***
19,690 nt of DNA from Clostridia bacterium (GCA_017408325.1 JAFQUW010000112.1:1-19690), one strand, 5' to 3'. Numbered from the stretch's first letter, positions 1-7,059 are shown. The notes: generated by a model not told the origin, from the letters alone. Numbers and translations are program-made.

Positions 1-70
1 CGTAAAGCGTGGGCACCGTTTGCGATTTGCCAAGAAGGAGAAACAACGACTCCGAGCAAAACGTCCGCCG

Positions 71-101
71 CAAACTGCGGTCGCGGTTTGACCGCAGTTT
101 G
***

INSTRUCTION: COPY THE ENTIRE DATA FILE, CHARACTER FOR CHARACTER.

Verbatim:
19,690 nt of DNA from Clostridia bacterium (GCA_017408325.1 JAFQUW010000112.1:1-19690), one strand, 5' to 3'. Numbered from the stretch's first letter, positions 1-7,059 are shown. The notes: generated by a model not told the origin, from the letters alone. Numbers and translations are program-made.

Positions 1-70
1 CGTAAAGCGTGGGCACCGTTTGCGATTTGCCAAGAAGGAGAAACAACGACTCCGAGCAAAACGTCCGCCG

Positions 71-101
71 CAAACTGCGGTCGCGGTTTGACCGCAGTTT
101 G